National Center for
4PAO: A conserved phenylalanine as relay between the 5 helix and the GDP binding region of heterotrimeric G protein
A conserved phenylalanine as a relay between the alpha5 helix and the GDP binding region of heterotrimeric Gi protein alpha subunit
J. Biol. Chem. (2014) 289 p.24475-24487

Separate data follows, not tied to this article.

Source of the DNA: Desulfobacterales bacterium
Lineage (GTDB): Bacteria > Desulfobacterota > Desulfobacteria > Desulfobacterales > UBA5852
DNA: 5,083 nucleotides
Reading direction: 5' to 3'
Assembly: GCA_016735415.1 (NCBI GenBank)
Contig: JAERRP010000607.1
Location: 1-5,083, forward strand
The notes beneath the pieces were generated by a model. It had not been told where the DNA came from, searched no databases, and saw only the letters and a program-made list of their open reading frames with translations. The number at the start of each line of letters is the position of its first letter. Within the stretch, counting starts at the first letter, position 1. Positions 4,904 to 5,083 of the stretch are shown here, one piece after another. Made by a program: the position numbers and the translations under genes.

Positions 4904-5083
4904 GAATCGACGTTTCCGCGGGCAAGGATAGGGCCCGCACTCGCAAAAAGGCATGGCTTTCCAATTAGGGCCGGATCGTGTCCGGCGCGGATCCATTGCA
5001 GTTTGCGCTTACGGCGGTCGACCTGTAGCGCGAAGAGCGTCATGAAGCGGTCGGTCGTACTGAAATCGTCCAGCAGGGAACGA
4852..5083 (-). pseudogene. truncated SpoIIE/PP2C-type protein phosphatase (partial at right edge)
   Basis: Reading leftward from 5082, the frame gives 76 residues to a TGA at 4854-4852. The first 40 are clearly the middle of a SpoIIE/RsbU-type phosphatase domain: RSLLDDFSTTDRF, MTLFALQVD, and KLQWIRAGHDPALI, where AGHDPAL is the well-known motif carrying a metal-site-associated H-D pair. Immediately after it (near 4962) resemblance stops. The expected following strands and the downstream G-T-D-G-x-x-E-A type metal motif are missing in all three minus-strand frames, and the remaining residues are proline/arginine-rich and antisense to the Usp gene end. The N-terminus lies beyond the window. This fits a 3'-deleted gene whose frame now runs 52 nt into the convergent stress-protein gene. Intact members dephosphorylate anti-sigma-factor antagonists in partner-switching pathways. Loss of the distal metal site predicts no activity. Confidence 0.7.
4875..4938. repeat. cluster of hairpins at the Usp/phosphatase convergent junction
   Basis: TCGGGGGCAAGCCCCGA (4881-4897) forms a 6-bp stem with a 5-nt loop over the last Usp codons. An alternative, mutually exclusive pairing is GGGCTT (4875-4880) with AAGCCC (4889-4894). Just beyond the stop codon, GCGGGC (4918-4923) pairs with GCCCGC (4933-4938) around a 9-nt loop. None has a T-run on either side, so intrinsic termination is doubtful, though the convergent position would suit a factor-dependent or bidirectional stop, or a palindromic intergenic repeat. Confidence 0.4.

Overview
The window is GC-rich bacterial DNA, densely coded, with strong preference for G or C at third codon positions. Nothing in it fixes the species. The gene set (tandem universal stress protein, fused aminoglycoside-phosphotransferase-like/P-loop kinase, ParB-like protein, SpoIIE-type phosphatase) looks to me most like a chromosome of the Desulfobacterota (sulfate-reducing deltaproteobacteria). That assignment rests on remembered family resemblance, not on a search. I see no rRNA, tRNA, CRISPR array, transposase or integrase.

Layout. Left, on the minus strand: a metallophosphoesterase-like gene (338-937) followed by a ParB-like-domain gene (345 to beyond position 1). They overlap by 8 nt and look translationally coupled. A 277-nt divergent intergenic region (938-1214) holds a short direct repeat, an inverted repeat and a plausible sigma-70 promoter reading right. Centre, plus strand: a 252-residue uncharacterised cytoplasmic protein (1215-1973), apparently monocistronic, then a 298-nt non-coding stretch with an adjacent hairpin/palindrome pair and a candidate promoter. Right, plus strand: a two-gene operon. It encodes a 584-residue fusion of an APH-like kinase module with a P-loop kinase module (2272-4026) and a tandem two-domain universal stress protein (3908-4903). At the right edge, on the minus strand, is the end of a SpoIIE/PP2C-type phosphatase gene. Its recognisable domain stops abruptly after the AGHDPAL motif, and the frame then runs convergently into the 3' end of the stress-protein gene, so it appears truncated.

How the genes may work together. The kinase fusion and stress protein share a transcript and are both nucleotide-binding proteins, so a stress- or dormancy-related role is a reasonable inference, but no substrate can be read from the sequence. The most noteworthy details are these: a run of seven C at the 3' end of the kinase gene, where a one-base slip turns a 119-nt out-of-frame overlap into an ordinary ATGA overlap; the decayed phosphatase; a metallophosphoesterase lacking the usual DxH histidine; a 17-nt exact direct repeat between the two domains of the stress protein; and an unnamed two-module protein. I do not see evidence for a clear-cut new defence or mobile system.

G protein activation by G protein-coupled receptors is one of the critical steps for many cellular signal transduction pathways. Previously, we and other groups reported that the alpha5 helix in the G protein alpha subunit plays a major role during this activation process. However, the precise signaling pathway between the alpha5 helix and the guanosine diphosphate (GDP) binding pocket remains elusive. Here, using structural, biochemical, and computational techniques, we probed different residues around the alpha5 helix for their role in signaling. Our data showed that perturbing the Phe-336 residue disturbs hydrophobic interactions with the beta2-beta3 strands and alpha1 helix, leading to high basal nucleotide exchange. However, mutations in beta strands beta5 and beta6 do not perturb G protein activation. We have highlighted critical residues that leverage Phe-336 as a relay. Conformational changes are transmitted starting from Phe-336 via beta2-beta3/alpha1 to Switch I and the phosphate binding loop, decreasing the stability of the GDP binding pocket and triggering nucleotide release. When the alpha1 and alpha5 helices were cross-linked, inhibiting the receptor-mediated displacement of the C-terminal alpha5 helix, mutation of Phe-336 still leads to high basal exchange rates. This suggests that unlike receptor-mediated activation, helix 5 rotation and translocation are not necessary for GDP release from the alpha subunit. Rather, destabilization of the backdoor region of the Galpha subunit is sufficient for triggering the activation process.